*****  To join INSNA, visit  *****

Recently, a message was posted on SOCNET concerning "The Social 
Organization of Conspiracy" (Baker and Faulkner 1993).  Subsequently, the 
sender of this post contacted me via email.  I sent a response to him, but 
since he raised concerns in this public forum, I thought it appropriate to 
post my response.  The relevant portions are reproduced below.
Best wishes,
Wayne Baker

The confusion is caused by a typo in the article, and a little lack of 
clarity on our part.  Otherwise, our measures, analysis, findings, and 
interpretation are correct.  Specifically, here are the answers to the 
issues you raised:

(1) Our definition of closeness (farness) point centrality, Eq. 3, p. 
848.  There is a typo.  The superscript -1 is missing from the equation, 
which, unfortunately, we didn't spot in proof reading.  This is a measure 
of "point decentrality" (Freeman 1979:225), or, as we put it, farness.

(2) Comparisons of point centrality across networks of different sizes.  It 
make sense to standardize measures of point centrality in most cases--but 
not all (Freeman 1979).  In our context, degree centrality has a very 
intuitive meaning:  the number of direct eyewitnesses of ego's 
participation in a price-fixing conspiracy.  In a legal setting, the number 
of direct eyewitnesses (degree centrality) makes more sense than the number 
of direct eyewitnesses relative to the total number of participants 
(relative degree centrality).  A direct eyewitness is a direct eyewitness, 
whether the network has 21 participants (transformers), 24 (turbines), or 
33 (switchgear).  (Indeed, it would be hard to say how a grand jury would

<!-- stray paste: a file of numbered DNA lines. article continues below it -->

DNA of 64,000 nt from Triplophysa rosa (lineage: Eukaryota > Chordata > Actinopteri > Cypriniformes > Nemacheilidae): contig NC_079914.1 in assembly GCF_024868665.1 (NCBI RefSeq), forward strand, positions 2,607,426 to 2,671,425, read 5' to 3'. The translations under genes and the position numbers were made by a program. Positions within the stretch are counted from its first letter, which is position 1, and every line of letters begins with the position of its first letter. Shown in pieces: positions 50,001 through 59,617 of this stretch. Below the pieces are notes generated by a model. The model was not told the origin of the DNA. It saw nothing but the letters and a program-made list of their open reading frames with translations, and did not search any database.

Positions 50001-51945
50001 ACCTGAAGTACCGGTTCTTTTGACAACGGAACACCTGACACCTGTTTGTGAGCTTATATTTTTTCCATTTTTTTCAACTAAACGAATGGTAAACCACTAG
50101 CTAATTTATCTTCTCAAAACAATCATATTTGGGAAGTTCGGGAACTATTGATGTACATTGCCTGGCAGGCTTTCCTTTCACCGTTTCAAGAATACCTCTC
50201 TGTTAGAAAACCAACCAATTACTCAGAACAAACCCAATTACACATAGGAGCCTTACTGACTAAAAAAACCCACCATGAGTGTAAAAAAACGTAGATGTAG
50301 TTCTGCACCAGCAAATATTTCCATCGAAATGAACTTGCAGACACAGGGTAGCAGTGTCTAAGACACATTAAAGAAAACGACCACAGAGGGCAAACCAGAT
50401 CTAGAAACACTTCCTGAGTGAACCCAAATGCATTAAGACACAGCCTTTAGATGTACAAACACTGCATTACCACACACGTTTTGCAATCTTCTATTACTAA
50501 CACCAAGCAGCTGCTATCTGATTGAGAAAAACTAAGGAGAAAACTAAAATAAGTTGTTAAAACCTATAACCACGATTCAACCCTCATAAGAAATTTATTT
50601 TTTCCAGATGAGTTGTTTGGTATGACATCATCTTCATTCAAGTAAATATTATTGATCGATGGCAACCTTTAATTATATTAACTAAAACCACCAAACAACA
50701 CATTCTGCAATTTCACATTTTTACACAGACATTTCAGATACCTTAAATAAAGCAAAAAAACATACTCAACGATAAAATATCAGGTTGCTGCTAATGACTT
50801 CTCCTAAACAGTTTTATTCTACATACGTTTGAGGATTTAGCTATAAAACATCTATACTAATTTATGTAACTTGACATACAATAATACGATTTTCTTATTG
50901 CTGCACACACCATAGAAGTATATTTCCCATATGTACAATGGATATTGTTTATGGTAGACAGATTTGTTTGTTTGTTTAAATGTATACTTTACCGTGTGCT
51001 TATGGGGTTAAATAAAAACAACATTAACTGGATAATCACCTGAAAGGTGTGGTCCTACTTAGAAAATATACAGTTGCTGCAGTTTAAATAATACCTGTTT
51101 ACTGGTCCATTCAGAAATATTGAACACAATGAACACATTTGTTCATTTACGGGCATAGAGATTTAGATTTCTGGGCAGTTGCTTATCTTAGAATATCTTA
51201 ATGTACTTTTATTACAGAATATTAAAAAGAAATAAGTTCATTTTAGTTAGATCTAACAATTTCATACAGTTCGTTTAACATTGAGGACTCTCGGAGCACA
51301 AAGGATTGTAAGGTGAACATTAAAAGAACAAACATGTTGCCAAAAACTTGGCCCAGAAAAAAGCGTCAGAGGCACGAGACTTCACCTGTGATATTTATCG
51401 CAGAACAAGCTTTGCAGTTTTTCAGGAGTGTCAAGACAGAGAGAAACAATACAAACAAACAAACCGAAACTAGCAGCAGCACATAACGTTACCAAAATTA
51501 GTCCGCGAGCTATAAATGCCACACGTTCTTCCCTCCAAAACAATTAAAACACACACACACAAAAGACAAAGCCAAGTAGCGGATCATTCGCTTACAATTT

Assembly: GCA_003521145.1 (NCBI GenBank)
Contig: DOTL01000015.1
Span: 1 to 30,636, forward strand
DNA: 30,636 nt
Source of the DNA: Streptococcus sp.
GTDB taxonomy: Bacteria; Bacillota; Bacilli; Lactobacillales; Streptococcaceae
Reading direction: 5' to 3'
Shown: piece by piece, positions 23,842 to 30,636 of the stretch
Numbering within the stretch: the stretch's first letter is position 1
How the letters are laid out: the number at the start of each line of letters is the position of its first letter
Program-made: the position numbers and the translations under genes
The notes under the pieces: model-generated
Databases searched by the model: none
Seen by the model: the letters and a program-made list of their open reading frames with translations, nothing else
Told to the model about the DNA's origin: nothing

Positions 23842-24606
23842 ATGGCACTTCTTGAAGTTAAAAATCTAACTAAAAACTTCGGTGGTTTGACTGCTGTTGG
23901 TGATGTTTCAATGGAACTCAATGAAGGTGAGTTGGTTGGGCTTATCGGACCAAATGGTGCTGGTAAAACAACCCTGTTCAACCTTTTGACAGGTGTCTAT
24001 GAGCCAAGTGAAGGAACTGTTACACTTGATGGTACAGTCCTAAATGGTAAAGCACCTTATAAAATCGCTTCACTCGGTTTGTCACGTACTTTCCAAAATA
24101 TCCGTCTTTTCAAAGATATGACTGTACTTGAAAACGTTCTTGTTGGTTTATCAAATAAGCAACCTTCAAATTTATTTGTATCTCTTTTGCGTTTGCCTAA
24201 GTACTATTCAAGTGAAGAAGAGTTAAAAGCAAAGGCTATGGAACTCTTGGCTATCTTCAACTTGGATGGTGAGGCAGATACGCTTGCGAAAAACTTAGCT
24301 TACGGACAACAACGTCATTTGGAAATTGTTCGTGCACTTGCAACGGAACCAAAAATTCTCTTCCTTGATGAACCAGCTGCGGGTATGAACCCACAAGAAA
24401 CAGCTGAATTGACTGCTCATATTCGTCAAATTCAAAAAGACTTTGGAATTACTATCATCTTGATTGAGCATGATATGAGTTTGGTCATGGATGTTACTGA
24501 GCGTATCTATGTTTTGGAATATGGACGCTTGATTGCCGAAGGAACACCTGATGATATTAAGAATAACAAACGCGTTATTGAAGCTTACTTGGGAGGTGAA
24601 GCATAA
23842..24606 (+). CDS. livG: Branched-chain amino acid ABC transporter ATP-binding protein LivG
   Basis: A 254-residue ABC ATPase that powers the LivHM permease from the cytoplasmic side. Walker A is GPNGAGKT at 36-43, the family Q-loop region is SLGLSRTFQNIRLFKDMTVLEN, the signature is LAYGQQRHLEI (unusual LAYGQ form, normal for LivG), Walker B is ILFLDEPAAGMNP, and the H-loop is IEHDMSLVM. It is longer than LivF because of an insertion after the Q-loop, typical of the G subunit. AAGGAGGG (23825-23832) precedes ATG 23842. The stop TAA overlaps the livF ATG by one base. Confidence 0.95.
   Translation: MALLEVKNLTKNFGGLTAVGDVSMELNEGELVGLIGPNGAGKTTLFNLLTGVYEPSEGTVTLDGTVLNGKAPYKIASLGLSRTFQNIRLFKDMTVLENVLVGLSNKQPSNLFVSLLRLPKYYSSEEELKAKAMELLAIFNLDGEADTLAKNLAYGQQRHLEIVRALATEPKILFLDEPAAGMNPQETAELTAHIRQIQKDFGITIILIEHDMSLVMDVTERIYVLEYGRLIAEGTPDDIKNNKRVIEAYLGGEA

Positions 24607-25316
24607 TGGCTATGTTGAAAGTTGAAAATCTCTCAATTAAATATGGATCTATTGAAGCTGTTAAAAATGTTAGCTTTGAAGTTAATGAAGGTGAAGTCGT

interpret relative degree centrality.)  By extension, the same logic 
applies to farness and betweenness.  Farness, for example, measures paths 
(geodesics) of direct and indirect eyewitnesses.  So, in our particular 
context, it makes sense to *not* standardize point centrality measures.

(3) For the measure of graph centralization, we used the standardized 
closeness index, according to Eq. 4, p. 850.  We did not use farness.  We 
apparently caused confusion by referring to farness when discussing graph 
centralization (e.g., footnote 8).  We did so to remind the reader that our 
measure of "closeness" point centrality was actually a measure of 
distance.  In this context, it seemed especially important to do so. In 
retrospect, we could have been clearer about this in our article, making 
sure there was no ambiguity about our measures of point centrality and 
graph centralization.

SOCNET is a service of INSNA, the professional association for social
network researchers ( To unsubscribe, send
an email message to [log in to unmask] containing the line
UNSUBSCRIBE SOCNET in the body of the message.